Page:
Joshua Stacey won Wales’ 31st medal of the Commonwealth Games, taking bronze in the Para-Table Tennis TT6-10 category after beating Theo Cogill from South Africa 3-2 in the bronze medal match.

It was Cogill who won the first game 11 – 8 but Stacey wasted no time in getting himself back into it as he went on to win the next two games with his clinical performance.

The 18 year-old Welshman from Cardiff would need to win the next game to get his hands on the Bronze.

The South African made Stacey wait a little bit longer after he bounced back to win game number four.

Going into the fourth game, Stacey’s coach, table tennis player Charlotte Carey, shared a simple message: “Take your time, this is it”.

And that’s exactly what the Welshman did as he went on to win the fifth and final game 11 – 8 to himself a place on that podium.

“I’ve got to give every credit to Theo, he gave me a good match but yes I’ve got a massive smile on my face right now.”

And the youngster already has his eyes on the future.

“I’m over the moon. But bring on Birmingham 2022 when hopefully this medal will be a better colour.” 


Wales’ Men’s Sevens almost pulled off a major shock against Olympic Champions Fiji in a thrilling pool match at Robena Stadium.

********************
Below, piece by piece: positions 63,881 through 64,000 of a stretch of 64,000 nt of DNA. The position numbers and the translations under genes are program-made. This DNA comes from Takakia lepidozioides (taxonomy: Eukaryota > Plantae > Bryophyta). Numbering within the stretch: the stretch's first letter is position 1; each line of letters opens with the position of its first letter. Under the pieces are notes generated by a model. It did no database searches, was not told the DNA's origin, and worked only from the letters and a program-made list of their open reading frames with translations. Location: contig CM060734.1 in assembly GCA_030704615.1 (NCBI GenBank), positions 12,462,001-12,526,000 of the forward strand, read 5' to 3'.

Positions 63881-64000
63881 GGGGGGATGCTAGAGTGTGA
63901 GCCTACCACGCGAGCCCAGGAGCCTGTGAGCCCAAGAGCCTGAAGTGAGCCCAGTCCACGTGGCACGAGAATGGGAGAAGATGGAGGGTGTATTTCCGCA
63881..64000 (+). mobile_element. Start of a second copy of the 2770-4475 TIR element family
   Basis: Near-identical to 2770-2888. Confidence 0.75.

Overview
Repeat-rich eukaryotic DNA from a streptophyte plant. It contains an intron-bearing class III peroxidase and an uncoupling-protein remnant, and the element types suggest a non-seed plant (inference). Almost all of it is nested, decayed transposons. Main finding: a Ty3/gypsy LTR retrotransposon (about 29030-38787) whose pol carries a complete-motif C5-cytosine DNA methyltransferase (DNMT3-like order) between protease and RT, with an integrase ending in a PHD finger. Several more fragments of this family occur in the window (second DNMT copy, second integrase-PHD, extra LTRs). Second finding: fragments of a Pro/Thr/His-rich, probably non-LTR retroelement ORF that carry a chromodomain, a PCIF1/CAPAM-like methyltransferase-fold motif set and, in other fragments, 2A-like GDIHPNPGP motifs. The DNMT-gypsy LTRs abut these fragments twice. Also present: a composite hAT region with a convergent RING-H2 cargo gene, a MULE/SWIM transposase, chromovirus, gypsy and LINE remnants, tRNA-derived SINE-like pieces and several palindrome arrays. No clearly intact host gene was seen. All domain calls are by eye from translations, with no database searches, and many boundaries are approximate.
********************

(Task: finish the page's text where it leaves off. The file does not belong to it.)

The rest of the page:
Both sides had beaten Uganda and Sri Lanka in the opening matches of pool D, which set up a winner-takes-all clash to win the group and qualify for the semi-finals and a potential medal shot.

Wales survived an early scare as Fiji had a try disallowed, before Owen Jenkins, son of former Wales hooker Garin, powered over to open the scoring. Angus O’Brien was unable to convert. But Ravouvou crossed two minutes later, and converted his own try, to give the Islanders a 7-5 half-time lead.

Fiji’s Vakurinabili gave them the perfect start to the second period as he stretched his side into a nine point lead. But Luke Morgan struck straight back, sprinting into the corner and just touching down before crossing the dead-ball area. Ben Roach then put Wales in sight of victory as he scored a try, converted by O’Brien, to give them a 17-14 advantage.

In the last minute, Fiji showed why they have iconic status in the sport, as they hit back with a converted try for Kunatani to re-take the lead.

In the final few seconds, Wales launched a daring raid from their own goal-line, with Justin Tipuric prominent, in the Fijian half. But the ball spilled lose after the hooter had sounded, leaving Wales’ player distraught at just missing out on their quest to win a Commonwealth medal. Final score Wales 17 Fiji 21.

Captain Adam Thomas said: “We performed really well as a squad and executed our plan. I am so proud of the boys. We left it all out there. The bounce of the ball went against us tonight.”